As a former teacher, I see the good and the bad with this. The bad, in my opinion, outweighs the good. The good is that it creates less papers and saves the environment. The bad is that few businesses use Google docs, etc. and so we are sending students out without the necessary tools to obtain a job right out of high school with useful skills. They need to learn Microsoft office since most places use that. Another problem I see is too much screen time, something kids today get plenty. You can have discussion forums online, but the problem is that there is no real interaction between students and teachers. As we all know, when you read something online, your current state of mind influences your interpretation of tone and content. More subtle ideas are lost in everyone's own translation of emotion or ideas in and behind the actual words on the screen. Another problem is if you have students without access to the Internet. Yes, it does happen in this day and age. Also, many students use tablets and computers mainly to watch Youtube videos or play games and do not have the necessary skills to do classes online. There isn't enough time in the day for teaching keyboarding skills (due to standardized testing) and students will not learn it on their own, regardless of how many ideas and reasons you can point out as to the necessity of this skill. It is good for enrichment of the gifted since they tend to get lost in the shuffle. I don't think it should be used exclusively in grades K-12 but I do see advantages in college, but again with the caveat of interpretation. I love a lively discussion in person rather than fingers typing a response.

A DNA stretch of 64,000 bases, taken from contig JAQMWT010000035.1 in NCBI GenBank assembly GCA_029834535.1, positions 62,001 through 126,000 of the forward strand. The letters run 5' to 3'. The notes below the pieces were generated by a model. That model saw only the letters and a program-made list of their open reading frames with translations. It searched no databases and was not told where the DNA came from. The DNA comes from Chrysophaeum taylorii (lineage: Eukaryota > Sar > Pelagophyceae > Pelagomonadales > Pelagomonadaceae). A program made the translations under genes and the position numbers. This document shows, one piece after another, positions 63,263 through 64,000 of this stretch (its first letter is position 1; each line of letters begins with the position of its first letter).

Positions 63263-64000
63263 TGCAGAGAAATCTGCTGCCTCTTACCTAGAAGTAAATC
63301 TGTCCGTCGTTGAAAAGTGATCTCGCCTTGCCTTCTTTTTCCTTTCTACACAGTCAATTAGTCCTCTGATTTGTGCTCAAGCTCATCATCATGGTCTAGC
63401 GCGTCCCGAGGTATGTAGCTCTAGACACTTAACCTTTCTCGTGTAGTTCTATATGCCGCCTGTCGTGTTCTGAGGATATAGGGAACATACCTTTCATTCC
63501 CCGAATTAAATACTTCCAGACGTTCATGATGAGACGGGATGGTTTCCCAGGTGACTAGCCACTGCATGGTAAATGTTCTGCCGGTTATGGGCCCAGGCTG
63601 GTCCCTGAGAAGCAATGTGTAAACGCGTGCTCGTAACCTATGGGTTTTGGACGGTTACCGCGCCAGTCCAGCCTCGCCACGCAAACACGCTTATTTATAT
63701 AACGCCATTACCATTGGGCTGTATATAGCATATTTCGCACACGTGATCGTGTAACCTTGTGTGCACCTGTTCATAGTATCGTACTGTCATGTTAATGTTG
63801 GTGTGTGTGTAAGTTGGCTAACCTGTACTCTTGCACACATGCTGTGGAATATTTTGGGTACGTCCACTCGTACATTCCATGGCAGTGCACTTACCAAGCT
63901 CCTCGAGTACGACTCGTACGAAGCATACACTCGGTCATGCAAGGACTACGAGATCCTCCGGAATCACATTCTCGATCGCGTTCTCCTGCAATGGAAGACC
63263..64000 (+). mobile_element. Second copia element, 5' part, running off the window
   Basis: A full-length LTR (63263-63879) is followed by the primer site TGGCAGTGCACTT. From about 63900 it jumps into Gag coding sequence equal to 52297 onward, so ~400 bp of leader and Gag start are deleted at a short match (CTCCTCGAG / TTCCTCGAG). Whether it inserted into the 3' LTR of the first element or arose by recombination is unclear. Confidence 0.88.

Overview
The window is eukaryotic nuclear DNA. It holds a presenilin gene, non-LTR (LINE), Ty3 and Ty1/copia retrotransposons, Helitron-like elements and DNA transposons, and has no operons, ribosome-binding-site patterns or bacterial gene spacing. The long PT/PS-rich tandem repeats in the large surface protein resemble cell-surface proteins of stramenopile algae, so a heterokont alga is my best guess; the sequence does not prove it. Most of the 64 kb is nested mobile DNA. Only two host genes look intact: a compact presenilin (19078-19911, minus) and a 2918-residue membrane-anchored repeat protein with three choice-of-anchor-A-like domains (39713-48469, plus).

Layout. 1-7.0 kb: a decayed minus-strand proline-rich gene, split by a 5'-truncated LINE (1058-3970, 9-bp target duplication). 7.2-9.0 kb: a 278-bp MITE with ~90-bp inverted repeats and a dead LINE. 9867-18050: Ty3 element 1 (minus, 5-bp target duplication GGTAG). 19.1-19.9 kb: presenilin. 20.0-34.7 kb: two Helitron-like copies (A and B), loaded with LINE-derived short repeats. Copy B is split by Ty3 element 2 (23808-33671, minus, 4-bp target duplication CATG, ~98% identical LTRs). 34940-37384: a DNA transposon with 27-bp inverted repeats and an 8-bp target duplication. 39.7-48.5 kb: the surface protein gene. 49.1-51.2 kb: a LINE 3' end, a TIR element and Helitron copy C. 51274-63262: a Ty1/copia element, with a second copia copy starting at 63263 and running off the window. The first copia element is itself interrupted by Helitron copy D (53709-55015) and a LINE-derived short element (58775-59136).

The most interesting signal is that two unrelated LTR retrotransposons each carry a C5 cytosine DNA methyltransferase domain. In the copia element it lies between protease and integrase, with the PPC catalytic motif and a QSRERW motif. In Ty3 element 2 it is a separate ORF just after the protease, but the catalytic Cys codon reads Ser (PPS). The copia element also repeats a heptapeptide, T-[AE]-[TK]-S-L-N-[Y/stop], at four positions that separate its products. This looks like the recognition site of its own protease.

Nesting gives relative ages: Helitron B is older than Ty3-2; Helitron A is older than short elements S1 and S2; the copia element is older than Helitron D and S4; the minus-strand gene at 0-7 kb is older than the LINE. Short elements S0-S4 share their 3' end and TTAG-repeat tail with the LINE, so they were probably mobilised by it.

Posted by:

j
09 Sep 2016

hmmmmm...something wrong with the server today? I only clicked ONCE! ;)


Posted by:

Richard
10 Sep 2016

J wrote: "They need to learn Microsoft ..."

I believe education systems have a moral obligation to avoid promoting any commercial product over its competitors.

Software skills at the level of school curricular requirements are readily transferable to a different word processor, spreadsheet or drawing package, and far below the level and experience of expert users.


Posted by:

Juanita
10 Sep 2016

Our school is a Google one to one school which means all the students have chrome books and teachers can use Google classroom. This is my first year as a teacher at this school, but it is working. I don't see face to face instruction between students and teachers diminishing. I see students having access to all worksheets, resource materials ect... on line 24-7 for them to see and use. I scan in every worksheet they are responsible for doing, even if I have given them one in class. I can scan in assignments from the book and have them do those math problems on their own paper. I can add videos, web sites, ect.. for them to pull up to give them help.


Posted by:

Maureen
13 Sep 2016

My daughter's school uses this and said, "The kids and I both agree it's difficult and clunky plus they have to use google docs for it to work which is an inferior word processor to Word :("